|2003||Scooby-Doo! and the Monster of Mexico||Shaggy Rogers (voice)|
|2003||Looney Tunes! Back in Action||Shaggy Rogers (voice)|
|2004||Scooby-Doo! and the Loch Ness Monster||Shaggy Rogers (voice)|
|2005||Aloha, Scooby-Doo!||Shaggy Rogers (voice)|
|2005||Scooby-Doo! in Where's My Mummy?||Shaggy Rogers (voice)|
|2006||Scooby-Doo! Pirates Ahoy!||Shaggy Rogers (voice)|
|2007||Chill Out, Scooby-Doo!||Shaggy Rogers (voice)|
|2008||Scooby-Doo! and the Goblin King||Shaggy Rogers (voice)|
|2009||Scooby-Doo! and the Samurai Sword||Shaggy Rogers (voice)|
|1968||Garrison's Gorillas||Provost Marshall (Live-action)||2 episodes|
|1968–69||The Batman/Superman Hour||Robin, Dick Grayson (voice)||17 episodes|
|1969–70||Hot Wheels||Tank Mallory, Dexter Carter (voice)||5 episodes|
|1969–71||Cattanooga Cats||Groove, the drummer (voice)||17 episodes|
|1969-70||Scooby-Doo, Where Are You!||Shaggy Rogers, additional voices (voice)||25 episodes|
|1970||Skyhawks||Steve Wilson, Joe Conway (voice)||Episode: "Devlin's Dilemma"|
|1970–71||Josie and the Pussycats||Alexander Cabot III (voice)||16 episodes|
|1971||Here Comes Peter Cottontail||Peter Cottontail (Live-action)||Stop-motion Easter special for Rankin-Bass|
|1972||Wait Till Your Father Gets Home||George (Live-action)||Episode: "The Neighbors"|
|1972–73||The New Scooby-Doo Movies||Shaggy Rogers, Robin, Alexander Cabot III, Ghost of Injun Joe (voice)||24 episodes|
|1972||Josie and the Pussycats in Outer Space||Alexander Cabot III (voice)||16 episodes|
|1973–85||Super Friends||Robin, Dick Grayson (voice)||109 episodes|
|1974||The Dean Martin Celebrity Roast||Adolf Hitler (live-action)||Episode: The Roast of Don Rickles|
|1974||Hong Kong Phooey||Car Stealer, Clown (voice)||2 episodes|
|1974||Hawaii Five-O||Swift, Freddie Dryden (voice)||5 episodes|
|1975||Emergency +4||Additional voices (voice)||12 episodes|
|1975||Ironside||Lab Technician, Jim Crutcher (Live-action)||2 episodes|
|1976–77||Dynomutt, Dog Wonder||Fishface, Swamp Rat, Shaggy Rogers (voice)||5 episodes|
|1976–78||The Scooby-Doo Show||Shaggy Rogers, additional voices (voice)||40 episodes|
|1977||Police Story||Sobhe (Live-action)||Episode: "Trial Board"|
|1977||Quincy, M.E.||Sy Wallace (voice)||Episode: "An Unfriendly Radiance"|
|1977||The Hardy Boys/Nancy Drew Mysteries||Paul Hamilton (voice)||Episode: "Mystery of the Hollywood Phantom" (Parts I & II)|
|1977||Switch||Tony Brock (Live-action)||Episode: "Fade Out"|
|1977–78||What's New Mr. Magoo?||Waldo, additional voices (voice)||10 episodes|
|1977–79||Laff-A-Lympics||Shaggy Rogers, Mr. Creeply (voice)||24 episodes|
|1978||Charlie's Angels||Tom Rogers (Live-action)||Episode: "Winning Is for Losers"|
|1978||Jana of the Jungle||Additional voices (voice)||13 episodes|
|1978–85||Battle of the Planets||Mark (voice)||85 episodes; American dubbed adaptation of anime series Science Ninja Team Gatchaman (in which the character was originally called "Ken the Eagle")|
|1979–80||Scooby-Doo and Scrappy-Doo||Shaggy Rogers (voice)||16 episodes|
|1980–82||Scooby-Doo and Scrappy-Doo||Shaggy Rogers (voice)||33 episodes|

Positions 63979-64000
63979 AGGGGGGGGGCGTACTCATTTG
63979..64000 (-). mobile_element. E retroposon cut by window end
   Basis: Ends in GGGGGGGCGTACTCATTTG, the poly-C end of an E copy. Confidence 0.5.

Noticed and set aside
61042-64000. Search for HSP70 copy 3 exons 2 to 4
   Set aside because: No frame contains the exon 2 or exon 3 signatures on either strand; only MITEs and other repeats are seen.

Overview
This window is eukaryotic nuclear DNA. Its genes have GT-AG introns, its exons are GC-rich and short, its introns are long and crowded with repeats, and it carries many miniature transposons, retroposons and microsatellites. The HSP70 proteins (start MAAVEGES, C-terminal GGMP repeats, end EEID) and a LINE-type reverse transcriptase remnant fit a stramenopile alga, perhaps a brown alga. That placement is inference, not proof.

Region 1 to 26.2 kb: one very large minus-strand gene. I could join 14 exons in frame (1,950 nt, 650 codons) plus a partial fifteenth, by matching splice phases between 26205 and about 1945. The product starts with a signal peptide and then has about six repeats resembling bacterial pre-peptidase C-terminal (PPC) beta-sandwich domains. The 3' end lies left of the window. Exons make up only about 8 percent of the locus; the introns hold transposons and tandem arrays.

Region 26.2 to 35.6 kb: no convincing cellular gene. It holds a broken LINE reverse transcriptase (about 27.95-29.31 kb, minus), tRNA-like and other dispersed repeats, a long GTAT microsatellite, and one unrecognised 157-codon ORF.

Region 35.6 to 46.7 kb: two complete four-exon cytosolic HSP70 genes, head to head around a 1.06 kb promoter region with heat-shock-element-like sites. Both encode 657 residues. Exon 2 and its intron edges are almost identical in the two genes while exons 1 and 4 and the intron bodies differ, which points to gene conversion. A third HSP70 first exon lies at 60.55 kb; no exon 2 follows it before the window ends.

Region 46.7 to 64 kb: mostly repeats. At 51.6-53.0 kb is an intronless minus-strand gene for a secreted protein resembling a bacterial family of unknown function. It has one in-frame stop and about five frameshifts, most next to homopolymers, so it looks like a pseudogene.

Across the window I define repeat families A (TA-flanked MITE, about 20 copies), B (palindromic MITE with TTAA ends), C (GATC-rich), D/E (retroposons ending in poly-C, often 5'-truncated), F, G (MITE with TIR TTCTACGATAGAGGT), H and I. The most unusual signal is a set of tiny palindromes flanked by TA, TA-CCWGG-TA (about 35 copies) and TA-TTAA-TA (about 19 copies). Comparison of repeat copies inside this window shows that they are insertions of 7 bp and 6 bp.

|1983||The All-New Scooby and Scrappy Doo||Shaggy Rogers, Mr. Rogers, Mrs. Rogers (voice)||13 episodes|
|1984||The New Scooby-Doo Mysteries||Shaggy Rogers, Grandpa Rogers (voice)||13 episodes|
|1984–87||The Transformers||Cliffjumper, Bluestreak, Teletraan I (voice)||60 episodes|
|1985||The 13 Ghosts of Scooby-Doo||Shaggy Rogers (voice)||13 episodes|
|1988–91||A Pup Named Scooby-Doo||Shaggy Rogers, Mr. Rogers (voice)||27 episodes|
|1989||A Yabba-Dabba-Doo Celebration! 50 Years of Hanna-Barbera||Shaggy Rogers, additional voices (voice)||TV Special|
|1990||The Fantastic World of Hanna-Barbera||Shaggy Rogers (voice)||TV Special|
|1991||Scooby-Doo! Behind the Voices||Himself (Live-action), Shaggy Rogers (voice)||TV Special|
|1992||Tiny Toons Adventures||Flakey Flakems (voice)||Episode: "Here's Hamton"|
|1993||2 Stupid Dogs||Bill Barker (voice)||Episode: "Let's Make a Right Price/One Ton/Far-Out Friday"|
|1994||Captain Planet and the Planeteers||Lexo Starbuck (voice)||Episode: "You Bet Your Planet"|
|1995||Scooby-Doo Mystery||Shaggy Rogers (voice)||Video game|
|1995||Homeboys in Outer Space||Spacy Kasem (voice)||Episodes: "Loquatia Unplugged or Come Back; Little Cyber"|
|1996||Illusions Gaming||Shaggy Rogers (voice)||Video game|
|1996||Sabrina, the Teenage Witch||Shaggy Rogers (voice)||Episode: "Sabrina Unplugged"|
|1997||Johnny Bravo||Shaggy Rogers (voice)||Episode: "The Sensitive Male/Bravo Dooby Doo"|
|2000||Histeria!||Calgary Kasem (voice)||Episode: "North America"|
|2002–06||What's New, Scooby-Doo?||Shaggy Rogers, Virtual Shaggy (voice)||42 episodes|
|2003||Blue's Clues||Radio (voice)||Episode: "Blue's Big Car Trip"|
|2006–08||Shaggy & Scooby-Doo Get a Clue!||Uncle Albert Shaggleford (voice)||22 episodes|
|2009||Scooby-Doo's Yum Yum Go!||Shaggy Rogers (voice)||Computer game|
|2010−13||Scooby-Doo! Mystery Incorporated||Colton Rogers (voice)||5 episodes (after retirement)|
- Dryan, Martin (July 19, 2014). "Casey Kasem's body was put on a plane and flown from Tacoma to Montreal before it mysteriously went missing after his daughter asked for an autopsy". Daily Mail. DMG Media. Retrieved July 21, 2014.
Certificate of Death 2014-015372, State of Washington, July 18, 2014.
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Married singer-actress Linda Myers in 1972. The couple had three children before divorcing in 1979.
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Nearly three weeks after the death of American radio legend Casey Kasem, his son Mike confirms his father’s body has not yet been buried.
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- Marcus Husby (August 14, 2014). "Gravferdsetaten bekrefter likflytting til Oslo" (in Norwegian). Retrieved August 15, 2014.
The Oslo graveyard authority confirm that Casey Kasem's body will be transported to Norway
- Tim Appelo (August 14, 2014). "Casey Kasem to Be Buried in Norway". The Hollywood Reporter. Retrieved August 15, 2014.
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- "NAB Broadcasting Hall of Fame". National Association of Broadcasters. Retrieved October 2, 2013.
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- Terrace, Vincent (2008). Encyclopedia of Television Shows, 1925 through 2010 (2nd ed.). McFarland. pp. 478, 545, 980, 1467. ISBN 978-0-7864-8641-0.
- Durkee, Rob (1999). American Top 40: The Countdown of the Century. New York: Schriner Books. ISBN 0-02-864895-1.
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|Wikimedia Commons has media related to Casey Kasem.|
- "Casey Kasem". Voicechasers.com.